Peak TV Is Over. A Different Hollywood Is Coming.

Writers won major concessions in the deal, including new bonus payouts and higher royalties
Writers won major concessions in the deal, including new bonus payouts and higher royalties


The end of the writers’ strike marks a new era. Studios and streamers are likely to order fewer TV shows. Consolidation could follow.

Fewer new shows in production. A higher bar to get shows renewed. Rich paydays going only to an elite few.

The labor pact writers struck with studios and streamers this week, ending a five-month strike, will likely accelerate the retrenchment that was already under way in Hollywood for more than a year. It represented a formal end to “peak TV," a decade that included an explosion of programming for viewers—and job opportunities for talent in Tinseltown.

Writers won major concessions in the deal, including new bonus payouts and higher royalties. Those hard-won victories are especially important given the hard financial realities of the entertainment business.

A combination of debt-laden mergers, mounting losses in streaming, and the fast-shrinking cable TV bundle, has led to a push on Wall Street for entertainment companies to rein in spending.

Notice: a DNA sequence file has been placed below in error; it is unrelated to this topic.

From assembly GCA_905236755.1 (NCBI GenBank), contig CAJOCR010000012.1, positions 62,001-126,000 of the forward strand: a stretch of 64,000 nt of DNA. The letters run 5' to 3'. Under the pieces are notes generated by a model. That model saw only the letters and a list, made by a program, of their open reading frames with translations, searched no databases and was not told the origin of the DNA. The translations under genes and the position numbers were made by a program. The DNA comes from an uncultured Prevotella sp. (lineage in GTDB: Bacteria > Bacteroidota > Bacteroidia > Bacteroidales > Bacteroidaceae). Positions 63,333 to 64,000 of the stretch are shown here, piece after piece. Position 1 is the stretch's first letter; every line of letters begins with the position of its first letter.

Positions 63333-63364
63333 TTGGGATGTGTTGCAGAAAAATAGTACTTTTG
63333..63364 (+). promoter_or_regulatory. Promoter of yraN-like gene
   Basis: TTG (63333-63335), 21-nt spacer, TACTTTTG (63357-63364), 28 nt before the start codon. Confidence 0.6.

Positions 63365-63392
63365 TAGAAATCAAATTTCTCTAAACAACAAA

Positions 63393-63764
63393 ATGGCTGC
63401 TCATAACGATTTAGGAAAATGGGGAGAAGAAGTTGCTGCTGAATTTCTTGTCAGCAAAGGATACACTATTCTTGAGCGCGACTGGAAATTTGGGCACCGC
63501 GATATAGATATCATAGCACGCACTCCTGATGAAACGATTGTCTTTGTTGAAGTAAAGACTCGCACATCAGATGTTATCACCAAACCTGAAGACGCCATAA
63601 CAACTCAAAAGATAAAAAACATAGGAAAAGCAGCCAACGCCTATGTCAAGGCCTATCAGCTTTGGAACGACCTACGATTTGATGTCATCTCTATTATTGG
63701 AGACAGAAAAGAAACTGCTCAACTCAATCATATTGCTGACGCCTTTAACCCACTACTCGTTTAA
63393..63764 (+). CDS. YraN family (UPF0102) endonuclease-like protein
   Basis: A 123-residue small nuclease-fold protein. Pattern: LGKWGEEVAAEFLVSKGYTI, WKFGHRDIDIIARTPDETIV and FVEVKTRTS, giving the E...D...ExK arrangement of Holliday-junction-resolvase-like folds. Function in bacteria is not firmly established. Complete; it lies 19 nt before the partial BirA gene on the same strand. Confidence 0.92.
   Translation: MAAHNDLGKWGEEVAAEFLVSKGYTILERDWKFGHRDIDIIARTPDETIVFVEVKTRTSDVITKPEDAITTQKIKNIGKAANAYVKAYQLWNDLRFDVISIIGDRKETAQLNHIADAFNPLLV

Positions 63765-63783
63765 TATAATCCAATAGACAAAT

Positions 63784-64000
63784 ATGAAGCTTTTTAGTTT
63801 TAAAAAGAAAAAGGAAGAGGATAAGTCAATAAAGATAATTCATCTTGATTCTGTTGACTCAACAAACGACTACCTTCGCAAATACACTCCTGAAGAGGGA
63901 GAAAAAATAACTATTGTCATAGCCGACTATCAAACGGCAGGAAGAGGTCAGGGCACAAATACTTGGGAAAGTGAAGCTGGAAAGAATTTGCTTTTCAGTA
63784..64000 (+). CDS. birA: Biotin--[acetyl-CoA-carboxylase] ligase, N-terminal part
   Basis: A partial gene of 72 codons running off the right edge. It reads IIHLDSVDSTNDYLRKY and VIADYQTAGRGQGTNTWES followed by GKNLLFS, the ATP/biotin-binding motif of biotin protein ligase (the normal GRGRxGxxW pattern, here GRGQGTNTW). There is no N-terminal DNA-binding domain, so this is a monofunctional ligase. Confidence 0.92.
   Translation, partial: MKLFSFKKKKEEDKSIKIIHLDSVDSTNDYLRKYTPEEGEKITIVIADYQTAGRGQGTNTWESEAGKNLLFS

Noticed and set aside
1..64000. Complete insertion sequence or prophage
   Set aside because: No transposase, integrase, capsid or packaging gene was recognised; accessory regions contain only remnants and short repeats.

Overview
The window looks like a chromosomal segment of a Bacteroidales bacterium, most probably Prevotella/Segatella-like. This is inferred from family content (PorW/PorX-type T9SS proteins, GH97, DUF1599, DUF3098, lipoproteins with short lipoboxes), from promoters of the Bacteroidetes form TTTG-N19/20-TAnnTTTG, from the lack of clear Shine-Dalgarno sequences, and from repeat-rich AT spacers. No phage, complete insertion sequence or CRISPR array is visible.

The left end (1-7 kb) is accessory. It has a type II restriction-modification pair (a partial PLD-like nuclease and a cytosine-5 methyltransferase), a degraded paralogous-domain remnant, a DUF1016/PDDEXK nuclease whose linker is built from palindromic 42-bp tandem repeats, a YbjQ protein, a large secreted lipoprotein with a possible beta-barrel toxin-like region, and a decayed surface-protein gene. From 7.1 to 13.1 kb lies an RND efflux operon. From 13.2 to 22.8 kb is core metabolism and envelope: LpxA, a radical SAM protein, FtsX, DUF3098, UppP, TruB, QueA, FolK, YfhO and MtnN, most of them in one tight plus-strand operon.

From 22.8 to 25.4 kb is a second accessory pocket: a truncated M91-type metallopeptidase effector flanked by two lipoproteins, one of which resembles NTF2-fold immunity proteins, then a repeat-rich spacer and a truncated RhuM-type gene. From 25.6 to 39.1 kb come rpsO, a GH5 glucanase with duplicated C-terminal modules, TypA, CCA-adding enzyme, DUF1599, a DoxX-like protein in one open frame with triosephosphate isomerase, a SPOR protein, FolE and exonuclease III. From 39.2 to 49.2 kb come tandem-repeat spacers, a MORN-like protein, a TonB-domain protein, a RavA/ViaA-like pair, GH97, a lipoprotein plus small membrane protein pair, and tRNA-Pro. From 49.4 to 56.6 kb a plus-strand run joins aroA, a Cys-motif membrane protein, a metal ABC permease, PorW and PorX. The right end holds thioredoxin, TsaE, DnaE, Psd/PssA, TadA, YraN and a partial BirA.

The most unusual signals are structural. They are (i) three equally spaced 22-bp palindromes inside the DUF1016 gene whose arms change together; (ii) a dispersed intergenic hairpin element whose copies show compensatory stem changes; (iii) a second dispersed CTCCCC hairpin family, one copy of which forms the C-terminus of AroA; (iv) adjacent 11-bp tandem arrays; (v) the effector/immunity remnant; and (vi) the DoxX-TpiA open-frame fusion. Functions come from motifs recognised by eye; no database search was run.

The streamers will have to find a way to pay increased talent costs—from the writers’ settlement, along with an earlier deal with directors and whatever is finalized with actors—without adding to their overall production costs.

(Graphic: WSJ)
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(Graphic: WSJ)

That will likely mean that companies will make fewer new shows and cancel even more that are on the bubble. In effect, while many people in Hollywood will get better pay as a result of the deal, the contraction in spending means there will be less work to go around.

“The gusher of spending—I don’t see that marketplace coming back," said Kevin Reilly, who held top programming positions at Fox, NBC and the streaming service HBO Max, championing shows like “The Office" and “The Shield" along the way. “Everyone will get a better piece of what they’ve created. But if anyone is thinking, ‘Let the good times roll!’—that won’t happen."